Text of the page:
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A new emphasis on diversity and difference is displacing oldermyths of nation or community. A new attention to gender, race,language or religion is disrupting earlier preoccupations withclass. But the welcome extended to heterogeneity can bring with ita disturbing fragmentation and closure. Can we develop a vision ofdemocracy through difference: a politics that neither denies groupidentities nor capitulates to them?
In this volume, Anne Phillips develops the feminist challenge toexclusionary versions of democracy, citizenship and equality.Relating this to the crisis in socialist theory, the growing uneasewith the pretensions of Enlightenment rationality, and the recentrecuperation of liberal democracy as the only viable politics, shebuilds on debates within feminism to address general questions ofdifference. When democracies try to wish away group difference andinequality, they fail to meet their egalitarian promise. Whenyearnings towards an undifferentiated unity become the basis forradical politics and change, too many groups drop out of thepicture.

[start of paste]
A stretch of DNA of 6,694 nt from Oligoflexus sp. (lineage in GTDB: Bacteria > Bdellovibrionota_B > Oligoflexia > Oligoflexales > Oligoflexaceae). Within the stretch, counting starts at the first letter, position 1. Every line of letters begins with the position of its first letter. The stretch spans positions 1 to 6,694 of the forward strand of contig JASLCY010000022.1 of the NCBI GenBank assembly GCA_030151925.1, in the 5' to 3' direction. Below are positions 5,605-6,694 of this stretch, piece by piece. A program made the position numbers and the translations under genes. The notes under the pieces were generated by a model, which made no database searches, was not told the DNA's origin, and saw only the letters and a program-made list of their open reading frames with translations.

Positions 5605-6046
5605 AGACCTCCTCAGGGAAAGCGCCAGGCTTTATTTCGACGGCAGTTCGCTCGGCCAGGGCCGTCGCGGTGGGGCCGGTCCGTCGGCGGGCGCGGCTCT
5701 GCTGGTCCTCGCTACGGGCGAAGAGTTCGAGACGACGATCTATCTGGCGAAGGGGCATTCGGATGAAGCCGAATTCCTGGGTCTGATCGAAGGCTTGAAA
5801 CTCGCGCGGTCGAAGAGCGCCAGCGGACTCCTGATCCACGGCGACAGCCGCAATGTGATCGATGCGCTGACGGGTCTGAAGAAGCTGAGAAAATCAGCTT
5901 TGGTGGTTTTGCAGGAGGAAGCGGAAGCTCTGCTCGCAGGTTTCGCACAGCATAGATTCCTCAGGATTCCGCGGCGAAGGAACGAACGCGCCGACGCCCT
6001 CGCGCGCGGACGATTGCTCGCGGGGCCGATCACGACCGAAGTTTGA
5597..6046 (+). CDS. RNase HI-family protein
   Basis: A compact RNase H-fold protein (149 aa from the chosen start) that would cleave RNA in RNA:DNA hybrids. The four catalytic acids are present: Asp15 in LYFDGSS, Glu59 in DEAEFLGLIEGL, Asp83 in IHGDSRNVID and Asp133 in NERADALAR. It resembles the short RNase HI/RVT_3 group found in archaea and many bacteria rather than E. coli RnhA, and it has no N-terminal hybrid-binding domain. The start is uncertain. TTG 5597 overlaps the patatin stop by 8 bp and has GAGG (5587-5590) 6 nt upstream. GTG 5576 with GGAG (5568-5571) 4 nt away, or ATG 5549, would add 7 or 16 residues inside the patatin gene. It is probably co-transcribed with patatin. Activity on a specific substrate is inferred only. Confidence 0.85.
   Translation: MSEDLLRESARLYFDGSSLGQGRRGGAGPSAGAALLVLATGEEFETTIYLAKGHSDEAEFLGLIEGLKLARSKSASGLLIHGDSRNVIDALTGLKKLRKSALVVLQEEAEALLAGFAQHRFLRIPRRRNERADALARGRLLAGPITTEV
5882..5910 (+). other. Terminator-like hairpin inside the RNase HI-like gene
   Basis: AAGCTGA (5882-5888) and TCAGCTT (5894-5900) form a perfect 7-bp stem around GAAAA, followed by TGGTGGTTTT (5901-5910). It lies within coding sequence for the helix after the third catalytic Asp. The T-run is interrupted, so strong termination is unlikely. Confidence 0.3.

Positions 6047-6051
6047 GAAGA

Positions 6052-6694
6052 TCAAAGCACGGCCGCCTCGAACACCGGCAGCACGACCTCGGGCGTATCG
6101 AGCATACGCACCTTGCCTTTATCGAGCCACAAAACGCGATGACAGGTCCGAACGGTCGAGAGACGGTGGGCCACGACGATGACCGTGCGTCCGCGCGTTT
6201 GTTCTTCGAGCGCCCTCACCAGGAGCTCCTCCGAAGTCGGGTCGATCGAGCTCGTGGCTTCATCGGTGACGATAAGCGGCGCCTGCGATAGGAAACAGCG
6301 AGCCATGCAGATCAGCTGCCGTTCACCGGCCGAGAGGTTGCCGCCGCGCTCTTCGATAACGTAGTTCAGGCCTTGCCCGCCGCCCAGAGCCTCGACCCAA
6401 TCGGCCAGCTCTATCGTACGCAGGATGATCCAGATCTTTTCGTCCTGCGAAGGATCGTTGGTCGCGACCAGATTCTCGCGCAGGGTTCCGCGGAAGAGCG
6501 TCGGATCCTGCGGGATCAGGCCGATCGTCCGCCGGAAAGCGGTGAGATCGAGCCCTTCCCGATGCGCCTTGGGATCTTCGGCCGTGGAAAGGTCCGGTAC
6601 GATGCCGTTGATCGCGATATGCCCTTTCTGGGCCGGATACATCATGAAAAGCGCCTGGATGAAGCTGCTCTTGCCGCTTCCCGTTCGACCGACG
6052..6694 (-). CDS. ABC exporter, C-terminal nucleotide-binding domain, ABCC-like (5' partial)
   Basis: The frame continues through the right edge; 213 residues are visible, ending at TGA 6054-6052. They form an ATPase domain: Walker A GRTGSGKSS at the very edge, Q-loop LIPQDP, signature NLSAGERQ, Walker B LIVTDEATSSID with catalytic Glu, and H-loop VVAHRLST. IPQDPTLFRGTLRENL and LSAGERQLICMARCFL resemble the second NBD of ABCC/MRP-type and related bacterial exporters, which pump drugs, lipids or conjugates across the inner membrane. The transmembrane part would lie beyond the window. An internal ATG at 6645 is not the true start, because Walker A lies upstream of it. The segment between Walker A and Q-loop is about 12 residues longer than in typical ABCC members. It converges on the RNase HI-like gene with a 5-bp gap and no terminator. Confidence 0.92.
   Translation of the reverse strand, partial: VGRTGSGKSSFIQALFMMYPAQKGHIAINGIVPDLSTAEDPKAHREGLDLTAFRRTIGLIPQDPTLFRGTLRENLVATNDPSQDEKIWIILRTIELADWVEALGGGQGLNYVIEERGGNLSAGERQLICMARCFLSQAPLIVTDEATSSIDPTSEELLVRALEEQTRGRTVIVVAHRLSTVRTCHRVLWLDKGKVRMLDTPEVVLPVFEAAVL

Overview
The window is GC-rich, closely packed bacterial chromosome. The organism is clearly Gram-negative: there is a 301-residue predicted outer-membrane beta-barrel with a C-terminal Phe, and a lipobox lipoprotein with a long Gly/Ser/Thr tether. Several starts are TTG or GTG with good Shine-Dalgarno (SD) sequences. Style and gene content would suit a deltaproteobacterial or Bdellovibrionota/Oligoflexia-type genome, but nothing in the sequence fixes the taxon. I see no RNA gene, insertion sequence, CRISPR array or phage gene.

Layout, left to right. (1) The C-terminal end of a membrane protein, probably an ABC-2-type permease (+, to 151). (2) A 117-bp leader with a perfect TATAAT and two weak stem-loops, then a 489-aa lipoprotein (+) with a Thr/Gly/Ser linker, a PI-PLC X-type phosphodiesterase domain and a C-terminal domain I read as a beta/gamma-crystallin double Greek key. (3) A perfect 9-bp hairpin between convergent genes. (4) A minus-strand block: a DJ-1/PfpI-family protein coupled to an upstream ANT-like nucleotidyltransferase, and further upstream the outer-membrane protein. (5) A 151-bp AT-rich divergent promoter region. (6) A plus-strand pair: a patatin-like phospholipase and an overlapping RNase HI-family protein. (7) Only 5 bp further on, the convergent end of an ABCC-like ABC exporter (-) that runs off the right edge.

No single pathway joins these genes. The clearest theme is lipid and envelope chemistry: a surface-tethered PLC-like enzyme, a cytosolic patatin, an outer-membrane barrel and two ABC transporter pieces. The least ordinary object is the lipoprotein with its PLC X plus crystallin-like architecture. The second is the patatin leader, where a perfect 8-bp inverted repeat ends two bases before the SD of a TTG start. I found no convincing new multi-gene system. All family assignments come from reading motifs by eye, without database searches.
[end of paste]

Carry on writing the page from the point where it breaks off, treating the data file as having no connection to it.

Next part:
Through her critical discussions of recent feminist and socialisttheory Anne Phillips rejects this democracy of denial. She alsowarns, however, of the dangers on the other side. The simplercelebrations of diversity risk freezing group differences as theyare, encouraging a patchwork of local identities from which peoplecan speak only to themselves. Her arguments then combine in apowerful restatement of the case for a more active andparticipatory democracy. It is only through enhanced communicationand discussion that people can respect and learn from theirdifferences.read more